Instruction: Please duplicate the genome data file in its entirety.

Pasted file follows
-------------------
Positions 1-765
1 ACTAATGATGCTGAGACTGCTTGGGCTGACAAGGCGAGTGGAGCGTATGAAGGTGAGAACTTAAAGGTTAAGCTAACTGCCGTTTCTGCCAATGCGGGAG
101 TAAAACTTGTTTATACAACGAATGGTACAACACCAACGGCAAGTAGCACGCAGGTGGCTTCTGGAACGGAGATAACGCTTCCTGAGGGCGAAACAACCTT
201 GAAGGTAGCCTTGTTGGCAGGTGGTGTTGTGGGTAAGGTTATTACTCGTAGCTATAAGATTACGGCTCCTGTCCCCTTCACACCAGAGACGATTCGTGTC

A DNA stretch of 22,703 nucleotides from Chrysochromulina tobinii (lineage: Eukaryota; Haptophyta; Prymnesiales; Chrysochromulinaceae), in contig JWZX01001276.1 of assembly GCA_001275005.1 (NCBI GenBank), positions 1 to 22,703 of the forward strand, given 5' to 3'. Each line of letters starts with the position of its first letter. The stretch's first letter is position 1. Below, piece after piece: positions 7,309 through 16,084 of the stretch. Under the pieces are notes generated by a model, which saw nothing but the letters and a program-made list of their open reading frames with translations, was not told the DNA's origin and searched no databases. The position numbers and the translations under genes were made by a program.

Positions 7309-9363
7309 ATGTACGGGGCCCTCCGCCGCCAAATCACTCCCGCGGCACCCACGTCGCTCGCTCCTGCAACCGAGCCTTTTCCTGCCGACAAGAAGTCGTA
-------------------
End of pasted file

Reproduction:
Positions 1-765
1 ACTAATGATGCTGAGACTGCTTGGGCTGACAAGGCGAGTGGAGCGTATGAAGGTGAGAACTTAAAGGTTAAGCTAACTGCCGTTTCTGCCAATGCGGGAG
101 TAAAACTTGTTTATACAACGAATGGTACAACACCAACGGCAAGTAGCACGCAGGTGGCTTCTGGAACGGAGATAACGCTTCCTGAGGGCGAAACAACCTT
201 GAAGGTAGCCTTGTTGGCAGGTGGTGTTGTGGGTAAGGTTATTACTCGTAGCTATAAGATTACGGCTCCTGTCCCCTTCACACCAGAGACGATTCGTGTC

A DNA stretch of 22,703 nucleotides from Chrysochromulina tobinii (lineage: Eukaryota; Haptophyta; Prymnesiales; Chrysochromulinaceae), in contig JWZX01001276.1 of assembly GCA_001275005.1 (NCBI GenBank), positions 1 to 22,703 of the forward strand, given 5' to 3'. Each line of letters starts with the position of its first letter. The stretch's first letter is position 1. Below, piece after piece: positions 7,309 through 16,084 of the stretch. Under the pieces are notes generated by a model, which saw nothing but the letters and a program-made list of their open reading frames with translations, was not told the DNA's origin and searched no databases. The position numbers and the translations under genes were made by a program.

Positions 7309-9363
7309 ATGTACGGGGCCCTCCGCCGCCAAATCACTCCCGCGGCACCCACGTCGCTCGCTCCTGCAACCGAGCCTTTTCCTGCCGACAAGAAGTCGTA